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22nd of March

When What Hurts Most, Blesses Most


God’s ways are perfect.  God works all things together for good. 

For years, these Scriptures gnawed at me.  When intense emotional pain pervades, the disconnect between head and heart seems so vast we fear there will be no crossing, no connecting of head and heart, ever again.

So it has been in my life at several times. 

What started out as a dream come true quickly turned into fear, anger, confusion, grief, and—at times—despair.

After coming to terms with the reality of infertility, my husband and I decided to adopt.  We prayed hard, believed God, and trusted His leading.  We began by adopting two beautiful children from Russia in 1997, a 6 year old girl and a 4 year old boy.  Two years later, we returned and adopted a 19 month old boy.  Our family was complete and we were blissfully happy.



And then, the disabilities began appearing.  What we were told and thought were developmental delays common to all adopted orphans soon looked like something far more severe.  As a former elementary school teacher with a doctorate in clinical psychology, I began wondering about Fetal Alcohol Spectrum Disorder, although we had “specialists” screen videos prior to our adoption and were told that our children seemed not to suffer from such.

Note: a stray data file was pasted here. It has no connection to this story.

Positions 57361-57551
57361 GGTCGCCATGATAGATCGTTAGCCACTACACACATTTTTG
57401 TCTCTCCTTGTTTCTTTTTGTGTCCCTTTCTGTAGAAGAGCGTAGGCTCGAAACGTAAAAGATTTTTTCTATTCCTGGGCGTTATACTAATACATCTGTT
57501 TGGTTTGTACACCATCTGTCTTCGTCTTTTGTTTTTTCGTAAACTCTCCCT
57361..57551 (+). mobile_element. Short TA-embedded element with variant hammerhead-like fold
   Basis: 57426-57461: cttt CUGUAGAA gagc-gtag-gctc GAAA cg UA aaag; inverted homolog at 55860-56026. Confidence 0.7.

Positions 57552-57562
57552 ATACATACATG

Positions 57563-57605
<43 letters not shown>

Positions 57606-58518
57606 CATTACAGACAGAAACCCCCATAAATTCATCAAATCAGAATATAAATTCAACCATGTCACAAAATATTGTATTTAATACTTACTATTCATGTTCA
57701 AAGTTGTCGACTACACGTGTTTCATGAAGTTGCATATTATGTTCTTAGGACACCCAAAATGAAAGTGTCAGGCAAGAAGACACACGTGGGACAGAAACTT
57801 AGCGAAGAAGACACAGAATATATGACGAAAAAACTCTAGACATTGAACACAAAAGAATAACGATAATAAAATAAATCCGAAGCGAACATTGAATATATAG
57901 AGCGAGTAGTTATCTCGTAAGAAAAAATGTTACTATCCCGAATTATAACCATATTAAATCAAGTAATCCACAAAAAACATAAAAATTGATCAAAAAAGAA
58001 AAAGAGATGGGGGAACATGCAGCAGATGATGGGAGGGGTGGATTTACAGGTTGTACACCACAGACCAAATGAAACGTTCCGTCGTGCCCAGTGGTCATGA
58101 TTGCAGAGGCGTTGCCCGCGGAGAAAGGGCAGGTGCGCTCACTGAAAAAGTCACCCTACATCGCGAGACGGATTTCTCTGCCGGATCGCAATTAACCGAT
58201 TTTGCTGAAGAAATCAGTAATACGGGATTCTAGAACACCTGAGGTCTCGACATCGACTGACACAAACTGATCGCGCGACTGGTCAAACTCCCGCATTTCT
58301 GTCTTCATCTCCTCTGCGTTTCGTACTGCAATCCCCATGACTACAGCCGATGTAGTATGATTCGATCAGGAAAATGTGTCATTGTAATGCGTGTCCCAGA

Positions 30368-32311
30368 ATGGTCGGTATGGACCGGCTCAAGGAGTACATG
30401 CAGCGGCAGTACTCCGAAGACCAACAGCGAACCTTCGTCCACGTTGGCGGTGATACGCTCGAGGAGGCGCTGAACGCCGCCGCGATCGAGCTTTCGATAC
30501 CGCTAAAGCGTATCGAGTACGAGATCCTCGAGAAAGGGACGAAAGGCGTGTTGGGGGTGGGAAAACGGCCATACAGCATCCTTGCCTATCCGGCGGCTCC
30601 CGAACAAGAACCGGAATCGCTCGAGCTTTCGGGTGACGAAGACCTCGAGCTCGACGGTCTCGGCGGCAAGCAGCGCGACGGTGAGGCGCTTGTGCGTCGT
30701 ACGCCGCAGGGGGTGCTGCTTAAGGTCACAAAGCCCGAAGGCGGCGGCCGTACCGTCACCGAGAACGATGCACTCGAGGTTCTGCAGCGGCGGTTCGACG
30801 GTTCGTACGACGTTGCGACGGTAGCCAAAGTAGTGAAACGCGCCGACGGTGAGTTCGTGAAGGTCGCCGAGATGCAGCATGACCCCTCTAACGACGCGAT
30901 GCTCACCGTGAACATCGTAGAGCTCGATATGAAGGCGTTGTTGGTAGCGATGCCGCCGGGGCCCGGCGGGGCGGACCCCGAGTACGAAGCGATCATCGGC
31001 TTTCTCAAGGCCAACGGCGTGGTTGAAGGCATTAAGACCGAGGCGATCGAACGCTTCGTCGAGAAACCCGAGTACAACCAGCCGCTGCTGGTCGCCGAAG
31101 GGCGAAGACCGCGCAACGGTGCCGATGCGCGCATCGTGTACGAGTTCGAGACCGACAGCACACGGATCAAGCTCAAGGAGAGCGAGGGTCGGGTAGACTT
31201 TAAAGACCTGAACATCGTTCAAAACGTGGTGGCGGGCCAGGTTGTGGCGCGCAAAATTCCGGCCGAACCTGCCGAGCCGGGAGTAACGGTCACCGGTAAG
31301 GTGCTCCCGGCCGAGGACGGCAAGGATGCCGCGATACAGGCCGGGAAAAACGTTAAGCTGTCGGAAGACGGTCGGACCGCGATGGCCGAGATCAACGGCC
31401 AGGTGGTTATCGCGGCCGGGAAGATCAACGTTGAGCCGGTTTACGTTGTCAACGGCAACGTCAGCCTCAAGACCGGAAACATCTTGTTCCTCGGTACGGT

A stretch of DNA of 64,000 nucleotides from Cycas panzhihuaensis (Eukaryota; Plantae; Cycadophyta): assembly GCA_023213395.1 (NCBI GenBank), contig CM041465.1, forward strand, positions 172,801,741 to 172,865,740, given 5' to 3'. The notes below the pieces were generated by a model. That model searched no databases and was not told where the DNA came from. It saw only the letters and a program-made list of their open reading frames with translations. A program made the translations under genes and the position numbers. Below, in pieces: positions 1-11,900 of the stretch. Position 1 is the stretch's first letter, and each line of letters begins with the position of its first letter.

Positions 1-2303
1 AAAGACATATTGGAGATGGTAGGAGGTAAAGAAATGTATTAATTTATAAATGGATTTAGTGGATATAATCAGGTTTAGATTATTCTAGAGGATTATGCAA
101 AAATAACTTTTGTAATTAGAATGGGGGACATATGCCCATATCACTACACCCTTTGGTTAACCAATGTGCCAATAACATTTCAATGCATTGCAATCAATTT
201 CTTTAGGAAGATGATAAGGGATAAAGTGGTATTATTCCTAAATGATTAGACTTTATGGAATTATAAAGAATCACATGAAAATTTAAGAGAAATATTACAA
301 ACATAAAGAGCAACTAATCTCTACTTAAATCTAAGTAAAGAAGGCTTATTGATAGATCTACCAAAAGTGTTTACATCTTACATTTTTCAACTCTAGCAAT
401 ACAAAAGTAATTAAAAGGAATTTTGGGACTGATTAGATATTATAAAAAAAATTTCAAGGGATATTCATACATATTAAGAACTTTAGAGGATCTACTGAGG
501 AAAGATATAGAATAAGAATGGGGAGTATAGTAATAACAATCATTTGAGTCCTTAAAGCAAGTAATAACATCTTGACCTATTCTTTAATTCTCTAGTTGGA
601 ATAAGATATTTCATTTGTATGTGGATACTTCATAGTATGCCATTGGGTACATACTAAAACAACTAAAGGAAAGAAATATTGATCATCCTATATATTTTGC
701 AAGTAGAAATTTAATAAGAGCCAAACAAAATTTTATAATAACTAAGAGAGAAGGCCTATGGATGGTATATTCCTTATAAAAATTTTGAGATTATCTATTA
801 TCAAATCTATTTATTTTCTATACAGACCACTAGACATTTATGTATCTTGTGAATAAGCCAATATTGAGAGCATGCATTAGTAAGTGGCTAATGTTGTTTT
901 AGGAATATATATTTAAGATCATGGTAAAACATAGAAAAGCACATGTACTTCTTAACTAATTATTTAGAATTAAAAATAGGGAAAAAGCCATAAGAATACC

Over the years, more and more specialists were brought on board to help with a myriad of learning disabilities, physical disabilities, and behavioral challenges.  Our daily lives became filled with appointments and interventions—physical therapists, occupational therapists, speech therapists, hearing impaired specialists, neuropsychologists, psychologists, special education teachers, tutors, orthopedic surgeon, wound specialist, ophthalmologist/surgeon, and of course general practitioners to prescribe on-going daily medication needs. 



And then, as our kids got older, we have added case managers at high schools and tech school, at the Department of Vocational Rehabilitation, at the Aging and Disabilities Resource Center, and at Social Security.  We’re about to add a couple other professionals to to our team for when Todd and I are no longer able to provide for semi-independent living needs.  On top of all the kids’ specialists, Todd and I have needed our own to support and guide us through.

This past fifteen years, the hardest by far in my journey so far, has turned out to be the biggest blessing in my life.  Here’s why . . .

I’ll be gut honest.  I’ve never experienced such intense, prolonged emotional pain EVER as I have in the past fifteen years.  I didn’t think it was possible to survive such pain and I’m not being dramatic.  I really didn’t know how I was going to make it out of the deep pit of grief and confusion and exhaustion into which I had fallen. 

The temporary delays we had expected turned out to be permanent, pervasive disabilities affecting the way our family would function—the way my husband and I would live—forever.  No turning back.